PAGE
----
By Greg Allen
State judges in Miami are being asked to mediate a dispute that involves the city, the state and a growing colony of sex offenders.
The colony is an encampment of tents and shacks under a Miami bridge that began when corrections officers began ordering offenders there a few years ago. The shantytown was created in response to local laws that restrict where sex offenders can live.
Now, local and state officials are trading charges about who's to blame for creating the situation and who should fix it.
Village Of Tents
It started more than two years ago — a few tents pitched under a bridge on Miami's Julia Tuttle Causeway. Today, it's a well-established shantytown. More than 80 people make their home under the bridge.
There are half a dozen wooden shacks, some with cooking and toilet facilities. It's a village of tents, campers and cars — also a dock with a few small rowboats. Shared generators provide power for a CD player — also to recharge cell phones and electronic monitoring units required for sex offenders on supervised release.
Homer Barclay came to live here a year and a half ago. Barclay was convicted of attempted sexual battery in 1992. Last year, after a parole violation, he says probation officers gave him just one option.
"They told me that I had to live up under the Julia Tuttle Causeway," says Barclay. "I said, 'How come I have to live under the Julia Tuttle Causeway?' They said, 'If you want to go home, this is where you got to go.' "
Barclay has a driver's license issued to him at the time of his release. His address is listed as Julia Tuttle Causeway.
Like many of the sex offenders on supervised release, Barclay is required to be here between 6 p.m. and 7 a.m. During the day, many of the felons leave for jobs or to visit their families.
On this day, Barclay was fishing.
"I'm not working because it's difficult to find a job. I went everywhere looking for a job. Woo, it's rough," Barclay says. "Right now, I'm hungry, you know what I'm saying? I need a bath. I'm fishing, as you see, to try to survive. We just want to do what they want us to do. We just want our life back. That's all we want."
Miami is one of several communities in South Florida that, along with Miami-Dade County, adopted ordinances banning sex offenders from living within 2,500 feet of schools, parks, bus stops and anywhere that children congregate.
State corrections officials say that made it impossible for many sex offenders to go back home because their old residences were within the restricted area. Even homeless shelters are off-limits. Corrections officials settled on the state-owned land under the bridge as their only recourse.
Until recently, the sex offender colony was mostly out of sight to motorists passing overhead on the interstate that links Miami Beach to the mainland. But the growing population has now spread out from under the bridge to the grassy areas alongside the road.
That's gotten the attention of Miami City Commissioner Marc Sarnoff.
"This is probably not the message the city of Miami and, I suspect, certainly Miami Beach [wants] to send to its visitors that, 'Welcome to our neighborhood. We put all our predators right out here,' " Sarnoff said.
In a letter to the city of Miami last month, a state lawyer said the corrections department is just following local laws and that the growing colony of sex offenders is, in effect, Miami's problem.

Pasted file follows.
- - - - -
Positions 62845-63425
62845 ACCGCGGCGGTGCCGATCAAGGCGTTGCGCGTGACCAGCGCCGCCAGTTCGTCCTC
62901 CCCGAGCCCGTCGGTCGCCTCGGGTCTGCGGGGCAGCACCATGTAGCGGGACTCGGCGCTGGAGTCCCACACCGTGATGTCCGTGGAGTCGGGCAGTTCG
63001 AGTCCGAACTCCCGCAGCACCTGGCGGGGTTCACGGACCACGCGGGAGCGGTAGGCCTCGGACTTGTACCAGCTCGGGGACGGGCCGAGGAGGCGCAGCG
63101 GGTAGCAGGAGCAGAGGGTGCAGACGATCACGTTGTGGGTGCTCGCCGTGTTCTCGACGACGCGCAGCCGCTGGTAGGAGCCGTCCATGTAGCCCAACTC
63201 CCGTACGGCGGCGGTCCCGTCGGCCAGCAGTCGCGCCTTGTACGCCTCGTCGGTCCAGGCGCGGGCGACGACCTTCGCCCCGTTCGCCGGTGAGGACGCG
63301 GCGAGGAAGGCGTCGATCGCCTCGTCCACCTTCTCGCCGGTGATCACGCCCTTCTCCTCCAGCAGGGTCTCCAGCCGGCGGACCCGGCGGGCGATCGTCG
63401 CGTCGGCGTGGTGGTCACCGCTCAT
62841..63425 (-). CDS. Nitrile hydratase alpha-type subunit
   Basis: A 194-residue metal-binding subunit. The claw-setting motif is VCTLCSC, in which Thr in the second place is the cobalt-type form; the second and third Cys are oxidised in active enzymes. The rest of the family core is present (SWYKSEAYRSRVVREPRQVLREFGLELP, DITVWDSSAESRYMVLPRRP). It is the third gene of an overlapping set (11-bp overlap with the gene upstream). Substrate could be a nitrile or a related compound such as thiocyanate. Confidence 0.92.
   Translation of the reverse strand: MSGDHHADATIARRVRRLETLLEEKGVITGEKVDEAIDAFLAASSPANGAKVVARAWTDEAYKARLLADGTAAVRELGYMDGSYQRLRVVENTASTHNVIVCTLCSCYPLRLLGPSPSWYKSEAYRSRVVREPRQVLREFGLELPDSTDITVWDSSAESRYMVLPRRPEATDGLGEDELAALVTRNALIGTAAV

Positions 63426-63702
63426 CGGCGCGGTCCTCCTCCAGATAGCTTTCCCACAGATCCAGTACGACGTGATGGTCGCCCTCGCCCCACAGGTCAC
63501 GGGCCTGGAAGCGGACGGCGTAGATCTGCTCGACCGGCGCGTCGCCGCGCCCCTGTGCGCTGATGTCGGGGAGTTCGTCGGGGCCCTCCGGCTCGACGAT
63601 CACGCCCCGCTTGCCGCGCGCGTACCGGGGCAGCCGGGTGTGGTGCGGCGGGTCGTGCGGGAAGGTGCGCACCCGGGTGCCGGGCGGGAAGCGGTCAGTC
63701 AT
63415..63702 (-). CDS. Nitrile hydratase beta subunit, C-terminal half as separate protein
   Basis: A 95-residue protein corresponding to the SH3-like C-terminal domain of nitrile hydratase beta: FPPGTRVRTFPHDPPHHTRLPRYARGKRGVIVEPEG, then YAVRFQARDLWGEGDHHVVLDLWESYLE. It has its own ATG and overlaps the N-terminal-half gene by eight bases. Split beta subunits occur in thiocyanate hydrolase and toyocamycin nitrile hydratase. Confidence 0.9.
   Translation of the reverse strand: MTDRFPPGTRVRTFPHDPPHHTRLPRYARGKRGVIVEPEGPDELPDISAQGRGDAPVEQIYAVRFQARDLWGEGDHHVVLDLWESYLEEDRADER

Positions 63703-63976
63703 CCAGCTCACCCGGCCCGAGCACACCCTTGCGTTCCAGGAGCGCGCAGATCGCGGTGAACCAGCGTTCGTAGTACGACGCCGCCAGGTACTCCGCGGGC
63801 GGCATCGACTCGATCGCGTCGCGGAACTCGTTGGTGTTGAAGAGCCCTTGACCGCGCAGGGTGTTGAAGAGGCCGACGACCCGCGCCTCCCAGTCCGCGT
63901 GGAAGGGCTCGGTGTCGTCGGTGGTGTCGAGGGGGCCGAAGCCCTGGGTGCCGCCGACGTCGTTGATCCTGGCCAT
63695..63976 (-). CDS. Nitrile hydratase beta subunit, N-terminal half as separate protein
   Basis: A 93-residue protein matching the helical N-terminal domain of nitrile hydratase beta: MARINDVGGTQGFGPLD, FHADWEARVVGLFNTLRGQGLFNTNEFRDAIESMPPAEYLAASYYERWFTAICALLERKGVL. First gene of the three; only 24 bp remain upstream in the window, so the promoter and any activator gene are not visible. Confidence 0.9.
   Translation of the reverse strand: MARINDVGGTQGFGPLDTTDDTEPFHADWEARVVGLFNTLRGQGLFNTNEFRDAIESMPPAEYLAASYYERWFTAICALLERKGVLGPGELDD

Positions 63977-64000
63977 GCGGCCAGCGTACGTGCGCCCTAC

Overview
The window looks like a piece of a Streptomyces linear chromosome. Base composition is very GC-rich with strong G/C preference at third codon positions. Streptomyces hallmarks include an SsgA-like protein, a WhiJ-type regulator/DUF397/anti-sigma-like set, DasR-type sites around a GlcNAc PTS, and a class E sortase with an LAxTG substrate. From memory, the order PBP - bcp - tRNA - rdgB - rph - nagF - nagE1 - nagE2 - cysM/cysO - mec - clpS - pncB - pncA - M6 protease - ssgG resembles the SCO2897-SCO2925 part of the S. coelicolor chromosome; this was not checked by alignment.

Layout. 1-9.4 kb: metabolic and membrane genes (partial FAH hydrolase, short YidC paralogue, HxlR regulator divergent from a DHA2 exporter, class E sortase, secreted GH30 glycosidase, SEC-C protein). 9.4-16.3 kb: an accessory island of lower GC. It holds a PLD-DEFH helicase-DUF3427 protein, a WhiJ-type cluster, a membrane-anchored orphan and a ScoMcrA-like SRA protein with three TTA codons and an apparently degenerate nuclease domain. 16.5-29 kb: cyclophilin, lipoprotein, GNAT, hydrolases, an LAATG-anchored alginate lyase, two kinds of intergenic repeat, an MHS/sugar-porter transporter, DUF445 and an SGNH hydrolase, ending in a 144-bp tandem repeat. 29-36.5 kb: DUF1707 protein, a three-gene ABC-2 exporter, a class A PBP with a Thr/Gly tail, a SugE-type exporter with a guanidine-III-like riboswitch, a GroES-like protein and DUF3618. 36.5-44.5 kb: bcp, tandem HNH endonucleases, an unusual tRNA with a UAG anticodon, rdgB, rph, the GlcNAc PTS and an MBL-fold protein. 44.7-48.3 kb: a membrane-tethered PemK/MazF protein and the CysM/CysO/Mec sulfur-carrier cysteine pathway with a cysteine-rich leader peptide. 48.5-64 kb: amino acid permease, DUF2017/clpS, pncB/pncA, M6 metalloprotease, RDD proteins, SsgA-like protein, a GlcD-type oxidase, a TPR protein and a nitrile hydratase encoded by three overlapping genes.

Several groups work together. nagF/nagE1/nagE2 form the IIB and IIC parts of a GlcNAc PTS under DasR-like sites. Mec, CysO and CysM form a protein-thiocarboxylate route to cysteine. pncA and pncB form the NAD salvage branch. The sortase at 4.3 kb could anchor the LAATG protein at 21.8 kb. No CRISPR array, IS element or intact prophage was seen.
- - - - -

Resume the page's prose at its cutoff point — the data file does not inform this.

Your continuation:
That letter infuriated Sarnoff.
"Well, it's not our problem. The problem is the state's problem," Sarnoff says. "The state is the one that is placing them under the bridge. The state is the one that is issuing them identification cards that actually say 'Under the Julia Tuttle Causeway Bridge.' "
Sarnoff says he and others want the state to convene a task force to look for a solution to the problem. So far, they've seen no results.
Out of frustration, Miami sued the state of Florida saying it had created a public nuisance that was a threat to health and safety. The city also maintains that the shantytown on the causeway violates the sex offender ordinance because it's within 2,500 feet of an island in Biscayne Bay that's designated as a city park.
Gretl Plessinger with Florida's Department of Corrections disagrees.
While she says the corrections department shares the concerns about the growing population under the bridge, Plessinger says she doesn't believe the nearby island presents them with a legal problem requiring them to relocate the sex offenders.
"It's my belief that that is just a barrier island that occasionally boaters will go to to picnic," she says. "There's no playground equipment. It's not someplace where we would consider children to be congregating."
A Single Standard
Recently, the ACLU also entered the melee with a lawsuit that targets Miami-Dade County and its 2,500-foot residency restriction.
Maria Kayanan of the ACLU says Miami-Dade's law should be pre-empted by a state ordinance that sets a 1,000-foot residency restriction on sex offenders. That would expand greatly the places in Miami where they could live. It would also create a single, statewide standard.
"There seems to be a growing recognition, not just in South Florida but throughout the state and across the country, that state legislative schemes are the better way to go rather than a patchwork of local ordinances," Kayanan says.
All parties seem to agree that there should be a single statewide residency standard for sex offenders, but the question is how to get there. With state and local officials at an impasse, the future of the growing colony of sex offenders living under the bridge would now appear to rest with Florida's courts.
(To read original article, visit this link )